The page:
Underwater robots, also known as underwater drones or subsea robots, are specialized machines designed to perform various tasks in aquatic environments. With the ability to dive deeper and stay underwater longer than humans, they serve as our eyes and ears in places we can’t reach, providing valuable data about marine life, water conditions, and geological features.
Importance and Uses of Underwater Robots
These subaquatic explorers have diverse uses, from scientific research and environmental monitoring to commercial applications like oil and gas exploration and underwater construction.
They help us map the ocean floor, inspect underwater structures, search for sunken ships, and even explore other planets’ oceans. In essence, they enable us to access and learn about areas that were previously inaccessible or too dangerous for humans.
In September 2021, underwater robots, also known as underwater remotely operated vehicles (ROVs) and autonomous underwater vehicles (AUVs), accounted for around 70% of the overall robotic systems deployed in underwater applications.
Types of Underwater Robots
1. Autonomous Underwater Vehicles (AUVs)
AUVs operate independently without a physical connection to their operators, navigating pre-set routes using onboard sensors and computers. They’re used for a wide range of tasks, including mapping the seafloor, studying marine life, and collecting water samples. Examples include the AUV Sentry and the Remus series unmanned underwater vehicles.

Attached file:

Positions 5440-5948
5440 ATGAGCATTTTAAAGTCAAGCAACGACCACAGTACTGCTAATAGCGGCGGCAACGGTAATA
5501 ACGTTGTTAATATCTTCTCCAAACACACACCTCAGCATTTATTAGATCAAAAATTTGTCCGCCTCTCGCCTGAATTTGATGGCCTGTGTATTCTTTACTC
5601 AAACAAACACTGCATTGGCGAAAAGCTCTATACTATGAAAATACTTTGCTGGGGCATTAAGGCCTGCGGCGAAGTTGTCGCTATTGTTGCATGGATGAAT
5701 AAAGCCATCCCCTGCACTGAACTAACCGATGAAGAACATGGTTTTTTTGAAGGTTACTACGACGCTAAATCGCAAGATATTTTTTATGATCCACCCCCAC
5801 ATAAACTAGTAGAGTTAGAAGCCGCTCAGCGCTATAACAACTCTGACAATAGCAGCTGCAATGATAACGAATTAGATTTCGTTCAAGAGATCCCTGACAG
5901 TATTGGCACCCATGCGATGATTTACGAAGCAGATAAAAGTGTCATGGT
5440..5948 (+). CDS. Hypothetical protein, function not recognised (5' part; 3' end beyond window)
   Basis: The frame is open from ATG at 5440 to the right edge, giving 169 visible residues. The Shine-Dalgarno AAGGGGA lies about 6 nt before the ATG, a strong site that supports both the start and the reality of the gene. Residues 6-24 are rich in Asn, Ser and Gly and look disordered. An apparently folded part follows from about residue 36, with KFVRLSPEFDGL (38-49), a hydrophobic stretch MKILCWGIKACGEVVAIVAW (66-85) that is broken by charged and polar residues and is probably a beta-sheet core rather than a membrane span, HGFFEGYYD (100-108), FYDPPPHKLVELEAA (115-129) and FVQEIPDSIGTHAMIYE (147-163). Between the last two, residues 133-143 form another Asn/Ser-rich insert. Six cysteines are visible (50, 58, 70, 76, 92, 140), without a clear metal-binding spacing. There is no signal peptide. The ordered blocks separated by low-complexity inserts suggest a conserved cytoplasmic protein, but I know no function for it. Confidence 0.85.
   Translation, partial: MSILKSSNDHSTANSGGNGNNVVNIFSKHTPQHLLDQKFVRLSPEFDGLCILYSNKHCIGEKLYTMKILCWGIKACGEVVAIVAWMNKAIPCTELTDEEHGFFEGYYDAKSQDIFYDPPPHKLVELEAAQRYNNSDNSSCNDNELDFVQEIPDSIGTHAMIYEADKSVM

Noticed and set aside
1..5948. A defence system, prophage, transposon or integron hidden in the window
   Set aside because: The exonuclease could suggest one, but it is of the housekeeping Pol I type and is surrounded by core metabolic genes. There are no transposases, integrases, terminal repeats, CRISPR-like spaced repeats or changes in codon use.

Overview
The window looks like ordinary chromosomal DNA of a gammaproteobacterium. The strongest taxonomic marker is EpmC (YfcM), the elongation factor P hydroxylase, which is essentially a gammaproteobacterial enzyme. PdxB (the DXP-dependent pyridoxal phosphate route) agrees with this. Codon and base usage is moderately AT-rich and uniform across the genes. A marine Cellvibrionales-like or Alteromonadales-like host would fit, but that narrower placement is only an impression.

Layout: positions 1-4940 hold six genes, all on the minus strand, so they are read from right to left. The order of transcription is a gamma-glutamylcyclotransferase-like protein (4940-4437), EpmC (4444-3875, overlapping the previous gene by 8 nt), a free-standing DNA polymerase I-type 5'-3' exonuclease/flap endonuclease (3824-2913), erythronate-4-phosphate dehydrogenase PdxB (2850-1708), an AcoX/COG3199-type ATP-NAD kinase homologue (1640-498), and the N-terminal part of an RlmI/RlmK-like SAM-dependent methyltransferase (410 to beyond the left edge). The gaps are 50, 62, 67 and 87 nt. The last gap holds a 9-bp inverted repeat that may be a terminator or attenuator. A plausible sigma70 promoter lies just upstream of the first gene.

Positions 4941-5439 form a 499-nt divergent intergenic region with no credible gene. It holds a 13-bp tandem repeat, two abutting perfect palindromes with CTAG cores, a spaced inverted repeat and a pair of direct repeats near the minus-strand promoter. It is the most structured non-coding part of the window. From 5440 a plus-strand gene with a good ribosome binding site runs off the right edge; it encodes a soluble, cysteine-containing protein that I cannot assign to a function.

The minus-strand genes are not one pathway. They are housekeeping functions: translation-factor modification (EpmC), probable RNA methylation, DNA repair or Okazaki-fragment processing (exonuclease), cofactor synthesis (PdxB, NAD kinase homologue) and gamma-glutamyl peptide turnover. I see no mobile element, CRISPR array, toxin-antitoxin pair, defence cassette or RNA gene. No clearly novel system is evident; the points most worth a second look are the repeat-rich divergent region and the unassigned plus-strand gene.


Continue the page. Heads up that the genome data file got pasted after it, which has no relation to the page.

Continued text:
2. Remotely Operated Vehicles (ROVs)
Unlike AUVs, ROVs are controlled remotely by operators on the surface via a tether cable. This allows for real-time control and data collection, making them ideal for precise tasks like underwater repair, archaeological digs, or underwater inspections, of pipelines and oil rigs. The ROV Jason is a well-known example.
3. Hybrid ROV/AUV systems
Hybrid systems, such as the HROV Nereus, combine the advantages of AUVs and ROVs. They can operate autonomously for broad area surveys and then be remotely operated for close-up inspections or manipulations.
Underwater robots can operate at various depths depending on their design and intended use. Some AUVs have been known to reach depths exceeding 6,000 meters in the ocean’s deepest regions, such as the Mariana Trench.
How Underwater Robots are Used
1. Exploration and Mapping
Underwater robots play a crucial role in exploring the vast, largely uncharted underwater world. With their ability to endure extreme pressures and temperatures, they can reach depths and locations in deep ocean that are inaccessible to humans. For example, the HOV Alvin, a deep-diving submersible, has been instrumental in making major scientific discoveries and advancing our knowledge of the deep sea.